Plan safe evacuation for all customers and staff
Plan to get everybody, including customers with disabilities and staff with disabilities, to safety if there is an emergency. Review and improve your:
- Emergency procedures
- Emergency equipment
- Visual and auditory alarms
- Safety zones
Regularly review your evacuation procedures and safety statement.
Make fire procedure instructions available to all staff and visitors. Make sure that those instruction are in formats and a language that each person can understand. Those instructions should include:
- Fire escape signs
- Location of signs
- Fire point identification
- Statutory fire and first aid signs
- Signs indicating escape routes for people with disabilities.
Make sure you have an emergency evacuation plan recorded in your Safety Statement.
Personal Emergency Egress Plans
Provide Personal Emergency Egress Plans (PEEP) for staff and regular visitors as necessary. Use the PEEP template from the National Disability Authority’s Safe Evacuation for All publication. Review the PEEPs every 6 months and whenever there is a relevant change in the building, service, or evacuation plan.
Carry out evacuation drills at least twice a year, and include everybody in the drills. Identify any potential problems, prioritise them, and plan to solve them.
Make sure that all ground floor exit routes are accessible and that the area outside the exit is accessible too.
Provide both visual and auditory alarms in the building.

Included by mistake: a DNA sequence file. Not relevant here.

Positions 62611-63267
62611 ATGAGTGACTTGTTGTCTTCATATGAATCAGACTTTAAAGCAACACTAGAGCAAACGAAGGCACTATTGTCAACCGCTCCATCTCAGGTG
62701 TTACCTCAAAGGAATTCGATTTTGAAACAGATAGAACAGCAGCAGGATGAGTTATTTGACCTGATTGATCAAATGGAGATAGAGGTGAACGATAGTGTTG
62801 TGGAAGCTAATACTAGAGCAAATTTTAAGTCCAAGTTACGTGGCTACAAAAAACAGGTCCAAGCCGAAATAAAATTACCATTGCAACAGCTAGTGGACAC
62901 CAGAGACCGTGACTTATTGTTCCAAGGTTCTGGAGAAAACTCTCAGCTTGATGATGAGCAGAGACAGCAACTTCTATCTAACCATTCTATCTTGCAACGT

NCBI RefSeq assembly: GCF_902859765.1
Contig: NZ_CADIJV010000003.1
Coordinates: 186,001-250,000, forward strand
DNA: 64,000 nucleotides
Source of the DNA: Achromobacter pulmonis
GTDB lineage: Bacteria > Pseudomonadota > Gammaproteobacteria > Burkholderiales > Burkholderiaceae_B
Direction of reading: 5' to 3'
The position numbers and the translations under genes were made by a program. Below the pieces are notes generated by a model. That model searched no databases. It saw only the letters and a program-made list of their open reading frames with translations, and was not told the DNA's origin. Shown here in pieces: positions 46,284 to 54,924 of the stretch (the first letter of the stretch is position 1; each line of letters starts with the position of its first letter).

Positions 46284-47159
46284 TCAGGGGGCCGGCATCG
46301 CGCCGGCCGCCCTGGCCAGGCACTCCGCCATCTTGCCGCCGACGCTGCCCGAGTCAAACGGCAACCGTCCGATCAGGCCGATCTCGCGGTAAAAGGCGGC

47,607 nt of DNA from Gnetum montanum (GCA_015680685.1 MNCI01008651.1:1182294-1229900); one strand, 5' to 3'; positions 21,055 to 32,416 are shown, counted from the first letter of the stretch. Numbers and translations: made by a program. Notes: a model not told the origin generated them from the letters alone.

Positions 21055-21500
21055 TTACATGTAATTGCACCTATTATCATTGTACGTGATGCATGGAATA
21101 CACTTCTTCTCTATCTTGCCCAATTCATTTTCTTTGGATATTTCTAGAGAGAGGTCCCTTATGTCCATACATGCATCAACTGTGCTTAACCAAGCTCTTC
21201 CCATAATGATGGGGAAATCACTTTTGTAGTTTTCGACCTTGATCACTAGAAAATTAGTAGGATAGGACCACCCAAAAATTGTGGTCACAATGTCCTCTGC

Provide and maintain emergency equipment as necessary.
Place emergency equipment no more than 1200mm above floor level. This includes:
- Fire blankets
- Break-glass alarm points
- Communication equipment
- Fire extinguishers (heavier types should have their base no more than 650mm above the floor).
Inspect all emergency equipment regularly.
Make sure that all fire signs are maintained and comply with international standards
Lifts, evacuation chairs, and safety zones
For each lift in your building, clearly indicate whether people can use it in emergency situations.Don’t assume that using a lift in an emergency is not an option; get an expert to help you to assess all of the options that would be available to people with disabilities in an emergency, including using lifts.
Provide evacuation chairs and appropriate training for staff. Remember that some people with disabilities cannot use evacuation chairs and will need another option.
If there are refuge areas in your building, clearly indicate them. Get an expert to help you to assess which areas, if any, can be used as refuge areas. Make sure that each safety zone has:
- A two-way communication system that people with different disabilities can use, to talk to a management control point
- Very clear identification, so that somebody who is in the refuge area can tell others exactly where they are.
- Relevant staff on how to safely transport people with mobililty difficulties
- The Health and Safety officer, as appropriate
- A number of staff in Occupational First Aid.
Top tips for planning safe evacuation for all customers and staff
- Provide Personal Emergency Egress Plans (PEEP) for staff and regular visitors as necessary.
- Carry out evacuation drills at least twice a year.
- For each lift in your building, clearly indicate whether people can use it in emergency situations.
- Remember that some people with disabilities cannot use evacuation chairs and will need another option.